Practical analysis for investment professionals
23 May 2016

Retirement Income Planning and the “Language of Longevity”

Are You Using the "Language of Longevity"?

There might be a better way to talk to clients about how long their retirement portfolios will last. To start, what if financial advisers stopped using shortfall (or ruin) probabilities as the guiding risk metric for retirement income planning?

Moshe Milevsky, a professor at York University, proposes the idea of comparing the client’s life expectancy with the longevity of the client’s retirement portfolio — a much more approachable way to communicate with clients, who are accustomed to thinking about their own longevity in units of time.

In his Viewpoint “It’s Time to Retire Ruin (Probabilities),” published in the March/April 2016 issue of the Financial Analysts Journal, Milevsky suggests that financial advisers provide clients with the number of years their retirement portfolio will last, relying on a framework that is clearly communicated and simple to understand.

Barbara Petitt, CFA, managing editor of the Financial Analysts Journal and head of journal publications at CFA Institute, recently interviewed Milevsky.

“We should back off a bit from ‘shortfall’ and ‘failure’ probabilities, and we should focus more on using the language of longevity,” Milevsky says.

“Since individuals have an innate ability to understand longevity — you’re expected to live 25 years, you might live 30 years — they think about retirement already in units of years and longevity. Let’s convert the portfolio problem into the same units of years and longevity.”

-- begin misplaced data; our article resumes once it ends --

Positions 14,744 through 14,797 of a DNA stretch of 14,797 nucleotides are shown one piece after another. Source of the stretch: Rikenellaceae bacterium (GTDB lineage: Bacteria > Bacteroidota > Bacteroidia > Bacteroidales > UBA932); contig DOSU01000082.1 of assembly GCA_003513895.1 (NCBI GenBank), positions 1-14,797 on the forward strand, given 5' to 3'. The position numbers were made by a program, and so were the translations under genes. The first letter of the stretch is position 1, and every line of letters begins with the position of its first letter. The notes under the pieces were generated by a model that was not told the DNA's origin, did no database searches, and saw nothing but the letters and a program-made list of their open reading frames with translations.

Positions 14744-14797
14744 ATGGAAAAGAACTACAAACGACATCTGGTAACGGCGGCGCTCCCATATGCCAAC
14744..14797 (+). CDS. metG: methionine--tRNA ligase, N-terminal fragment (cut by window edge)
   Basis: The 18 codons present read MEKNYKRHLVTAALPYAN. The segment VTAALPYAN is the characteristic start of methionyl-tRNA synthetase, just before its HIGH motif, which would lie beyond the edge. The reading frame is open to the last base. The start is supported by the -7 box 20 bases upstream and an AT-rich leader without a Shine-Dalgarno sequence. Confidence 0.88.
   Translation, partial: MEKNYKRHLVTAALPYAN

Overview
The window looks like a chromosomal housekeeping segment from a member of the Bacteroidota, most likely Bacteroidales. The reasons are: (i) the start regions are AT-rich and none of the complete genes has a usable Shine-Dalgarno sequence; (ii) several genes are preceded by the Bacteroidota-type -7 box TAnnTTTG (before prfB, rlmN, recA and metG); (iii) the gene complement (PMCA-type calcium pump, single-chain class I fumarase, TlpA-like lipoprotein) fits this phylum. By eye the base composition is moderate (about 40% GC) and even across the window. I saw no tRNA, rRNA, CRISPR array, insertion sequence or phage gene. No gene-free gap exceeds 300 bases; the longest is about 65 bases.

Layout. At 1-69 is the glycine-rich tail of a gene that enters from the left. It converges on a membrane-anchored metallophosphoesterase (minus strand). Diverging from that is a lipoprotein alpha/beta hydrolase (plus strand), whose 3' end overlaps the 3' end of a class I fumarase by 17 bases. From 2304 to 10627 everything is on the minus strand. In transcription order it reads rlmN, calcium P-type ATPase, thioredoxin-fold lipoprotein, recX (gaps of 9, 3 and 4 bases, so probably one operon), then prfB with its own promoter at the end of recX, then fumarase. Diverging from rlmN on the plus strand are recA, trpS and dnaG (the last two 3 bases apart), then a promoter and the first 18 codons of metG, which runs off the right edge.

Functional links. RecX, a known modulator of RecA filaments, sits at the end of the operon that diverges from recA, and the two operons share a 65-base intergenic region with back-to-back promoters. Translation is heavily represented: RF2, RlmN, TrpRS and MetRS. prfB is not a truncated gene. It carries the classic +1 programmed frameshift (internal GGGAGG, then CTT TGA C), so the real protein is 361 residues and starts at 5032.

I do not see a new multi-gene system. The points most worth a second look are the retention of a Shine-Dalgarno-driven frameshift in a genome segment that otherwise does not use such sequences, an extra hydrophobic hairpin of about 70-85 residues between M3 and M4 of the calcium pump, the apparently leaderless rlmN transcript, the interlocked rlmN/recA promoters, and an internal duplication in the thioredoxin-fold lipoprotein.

Milevsky also shared his thoughts regarding the major challenges on the horizon, including the “new normal” of the current low-interest rate environment, the declined use of defined benefit pension plans, and the considerable amount of time most of us will be living in retirement.

For more information, read the full Viewpoint by Milevsky. And for more from the Financial Analysts Journal Author Interview series, be sure to check out our archives.

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All posts are the opinion of the author. As such, they should not be construed as investment advice, nor do the opinions expressed necessarily reflect the views of CFA Institute or the author’s employer.

About the Author(s)
Abby Farson Pratt

Abby Farson Pratt was an assistant editor at CFA Institute. Previously, she worked at the Denver Post and the University of North Carolina Press. Pratt earned the Claritas™ Investment Certificate and holds a BA in journalism and English from the University of North Carolina at Chapel Hill.

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